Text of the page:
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UK to ratify 1954 Hague Convention on Cultural Property

I’m not holding my breath on this one, as it is not the first time [1] that I have heard this, but the UK Minister of Culture John Whittingdale [2] says that the UK will introduce legislation to ratify the 1954 Hague Convention for the Protection of Cultural Property in the Event of Armed Conflict [3].

For many years now [4], various excuses have been given for not ratifying the treaty, despite pressure from archaeologists, NGOs and many within Parliament.

The current status, although not correctly reported in many news sources, is that the UK signed the convention in 1954, but has yet to ratify it. This groups us with Ireland, Andora and the Phillipines, ass all other countries that signed were also happy to ratify it.

The current impetus to finally ratify this document is no doubt related to the press coverage of the actions of ISIS [5] in Syria and Northen Iraq. One wonders though why the looting following the deposing of Saddam Hussein in the second Gulf War (or many other similar cases prior to that) was not enough to convince the UK of the importance of the document.

It is a step in the right direction, but there are still many more steps that ought to be taken – not least ratifying the 1970 UNESCO Convention on the Means of Prohibiting and Preventing the Illicit Import, Export and Transfer of Ownership of Cultural Property [6] and the 1995 UNIDROIT Convention on Stolen or Illegally Exported Cultural Objects [7]

Claims are sometimes thrown about, that the reason for not ratifying was that it would help facilitate the return of the Parthenon Marbles to Greece, although I have never been entirely certain that this was the case. I am assuming that the government (which is opposed to the return of the Marbles) will have looked into the legalities of this particular aspect in detail already.

UNESCO logo [8]


Guardian [9]

Britain signs convention on protecting treasures in war zones
Toby Helm
Sunday 21 June 2015 00.05 BST

It’s come years late, but the culture secretary is to pledge the UK to helping save historic and artistic artefacts under threat in conflict-torn countries

Britain is to end years of indecision by ratifying an international agreement aimed at preventing the loss of cultural and historic artefacts in conflict zones, amid growing outrage at the destruction by Isis militants of ancient sites in Iraq and Syria.

The culture secretary, John Whittingdale, is to introduce legislation that will finally sign the UK up to the 1954 Hague Convention, set up after the second world war to protect archaeological and historical sites, works of art, manuscripts, books and other objects.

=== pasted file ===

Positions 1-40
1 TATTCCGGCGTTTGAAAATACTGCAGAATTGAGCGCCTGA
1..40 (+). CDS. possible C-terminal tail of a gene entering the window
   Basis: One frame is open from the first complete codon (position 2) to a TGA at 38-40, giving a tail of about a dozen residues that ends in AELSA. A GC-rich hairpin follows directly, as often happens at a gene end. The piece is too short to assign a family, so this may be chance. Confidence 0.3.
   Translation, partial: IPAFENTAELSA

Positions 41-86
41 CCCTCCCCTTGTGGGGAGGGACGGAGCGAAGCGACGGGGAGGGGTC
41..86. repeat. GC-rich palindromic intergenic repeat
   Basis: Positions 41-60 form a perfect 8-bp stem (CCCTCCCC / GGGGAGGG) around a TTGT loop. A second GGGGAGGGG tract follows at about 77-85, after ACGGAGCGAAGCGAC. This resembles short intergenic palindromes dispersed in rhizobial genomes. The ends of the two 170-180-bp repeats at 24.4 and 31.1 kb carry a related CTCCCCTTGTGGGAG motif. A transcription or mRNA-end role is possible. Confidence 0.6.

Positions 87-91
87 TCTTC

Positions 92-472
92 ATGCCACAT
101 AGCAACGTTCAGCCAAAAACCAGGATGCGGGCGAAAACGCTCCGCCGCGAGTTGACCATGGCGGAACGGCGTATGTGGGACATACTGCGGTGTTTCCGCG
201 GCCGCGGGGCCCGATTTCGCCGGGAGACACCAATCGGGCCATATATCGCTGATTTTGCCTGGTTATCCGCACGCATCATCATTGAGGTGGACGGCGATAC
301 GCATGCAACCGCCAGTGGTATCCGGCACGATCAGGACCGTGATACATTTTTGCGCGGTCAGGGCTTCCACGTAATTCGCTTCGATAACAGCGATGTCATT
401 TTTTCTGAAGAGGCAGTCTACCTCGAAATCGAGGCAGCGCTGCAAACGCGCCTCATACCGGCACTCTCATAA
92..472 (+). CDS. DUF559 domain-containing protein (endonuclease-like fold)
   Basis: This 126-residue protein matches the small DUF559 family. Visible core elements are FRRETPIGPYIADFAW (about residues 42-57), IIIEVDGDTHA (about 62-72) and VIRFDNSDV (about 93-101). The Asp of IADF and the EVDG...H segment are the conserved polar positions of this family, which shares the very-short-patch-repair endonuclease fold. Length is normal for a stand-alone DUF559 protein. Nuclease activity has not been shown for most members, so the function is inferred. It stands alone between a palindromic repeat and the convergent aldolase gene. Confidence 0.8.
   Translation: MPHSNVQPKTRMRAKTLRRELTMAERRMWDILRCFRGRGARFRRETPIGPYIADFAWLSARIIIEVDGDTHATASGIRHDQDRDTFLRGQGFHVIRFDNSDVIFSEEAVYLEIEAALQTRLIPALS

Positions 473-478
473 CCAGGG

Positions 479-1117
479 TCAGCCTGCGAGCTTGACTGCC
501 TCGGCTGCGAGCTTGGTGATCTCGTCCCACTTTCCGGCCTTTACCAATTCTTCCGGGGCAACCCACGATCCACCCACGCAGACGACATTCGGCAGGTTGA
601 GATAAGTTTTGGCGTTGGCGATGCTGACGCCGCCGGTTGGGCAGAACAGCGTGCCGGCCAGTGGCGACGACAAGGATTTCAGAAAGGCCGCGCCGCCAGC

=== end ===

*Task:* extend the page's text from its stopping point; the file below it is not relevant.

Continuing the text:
About 115 countries have ratified the convention but over the years the UK government has cited a range of reasons for not following suit, including lack of parliamentary time and a belief that this is not an effective way to protect such treasures. One concern is believed to have been that ratification might leave the country open to renewed pressure to return the Elgin marbles to Greece, although there is nothing in the convention that would bind the UK to do so.

Whittingdale also announced that ministers would set up a “cultural protection fund” to help preserve cultural heritage in potential or existing conflict zones, and help with the recovery of artefacts. He is to convene a summit of senior government figures and cultural leaders from the British Museum, the V&A, the British Council and other key organisations – such as Unesco and the Red Cross – to advise on how to proceed.

In April one of the country’s foremost archaeologists, Lord Renfrew of Kaimsthorn, a Cambridge academic, said it was outrageous that the government was “dithering” over ratification at a time when Isis was threatening some of the world’s top cultural treasures.

The moves were welcomed by the director of the British Museum, Neil MacGregor, as “an important step towards safeguarding the world’s cultural property at risk in conflict zones”.

He added that the museum was developing, with colleagues in Iraq, a programme to establish a specialist corps of rescue archaeologists in the country.

“It is important to start this training now, as rescue archaeology will be essential as soon as it is once again possible to visit the key sites we believe have been damaged and to plan their recovery.”

While Isis has claimed responsibility for the destruction of artefacts in Mosul museum, and reports indicate that they were responsible for the bulldozing and looting of the historic sites of Nimrud and Hatra, the full extent of the destruction is not yet known, as archaeologists have not been granted access to the sites.

Last month, Islamic State group fighters advanced on the ancient ruins at Palmyra, raising fears that the Syrian world heritage site could face destruction of the kind already wreaked in Iraq.

Whittingdale said last night: “While the UK’s priority will continue to be the human cost of these horrific conflicts, the UK must also do what we can to prevent any further cultural destruction.The loss of a country’s heritage threatens its very identity. The knowledge and expertise of the experts in our cultural institutions makes us uniquely qualified to help. I believe that the UK therefore has a vital responsibility to support cultural protection overseas.”The Department for Culture Media and Sport said countries that were party to the convention were “required to respect cultural property situated within the territory of other parties by not attacking it, and to respect cultural property within their own territory by not using it for purposes which are likely to expose it to destruction or damage during armed conflict.”